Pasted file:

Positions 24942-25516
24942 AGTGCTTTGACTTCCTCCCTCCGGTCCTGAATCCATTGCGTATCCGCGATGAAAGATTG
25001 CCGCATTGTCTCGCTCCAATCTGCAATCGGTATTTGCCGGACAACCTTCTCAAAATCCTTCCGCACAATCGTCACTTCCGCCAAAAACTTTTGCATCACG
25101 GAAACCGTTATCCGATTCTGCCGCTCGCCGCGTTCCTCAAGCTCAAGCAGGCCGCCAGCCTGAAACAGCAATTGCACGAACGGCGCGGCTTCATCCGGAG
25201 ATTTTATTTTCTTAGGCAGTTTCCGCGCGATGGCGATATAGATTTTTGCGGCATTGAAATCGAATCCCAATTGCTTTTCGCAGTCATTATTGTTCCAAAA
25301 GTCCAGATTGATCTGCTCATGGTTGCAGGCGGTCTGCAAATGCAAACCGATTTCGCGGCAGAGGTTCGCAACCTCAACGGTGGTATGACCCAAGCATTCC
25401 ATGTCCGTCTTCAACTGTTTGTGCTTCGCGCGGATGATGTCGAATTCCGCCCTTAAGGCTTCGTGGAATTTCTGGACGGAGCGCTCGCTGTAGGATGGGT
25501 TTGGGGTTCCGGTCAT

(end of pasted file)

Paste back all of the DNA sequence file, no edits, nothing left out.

Positions 24942-25516
24942 AGTGCTTTGACTTCCTCCCTCCGGTCCTGAATCCATTGCGTATCCGCGATGAAAGATTG
25001 CCGCATTGTCTCGCTCCAATCTGCAATCGGTATTTGCCGGACAACCTTCTCAAAATCCTTCCGCACAATCGTCACTTCCGCCAAAAACTTTTGCATCACG
25101 GAAACCGTTATCCGATTCTGCCGCTCGCCGCGTTCCTCAAGCTCAAGCAGGCCGCCAGCCTGAAACAGCAATTGCACGAACGGCGCGGCTTCATCCGGAG
25201 ATTTTATTTTCTTAGGCAGTTTCCGCGCGATGGCGATATAGATTTTTGCGGCATTGAAATCGAATCCCAATTGCTTTTCGCAGTCATTATTGTTCCAAAA
25301 GTCCAGATTGATCTGCTCATGGTTGCAGGCGGTCTGCAAATGCAAACCGATTTCGCGGCAGAGGTTCGCAACCTCAACGGTGGTATGACCCAAGCATTCC
25401 ATGTCCGTCTTCAACTGTTTGTGCTTCGCGCGGATGATGTCGAATTCCGCCCTTAAGGCTTCGTGGAATTTCTGGACGGAGCGCTCGCTGTAGGATGGGT
25501 TTGGGGTTCCGGTCAT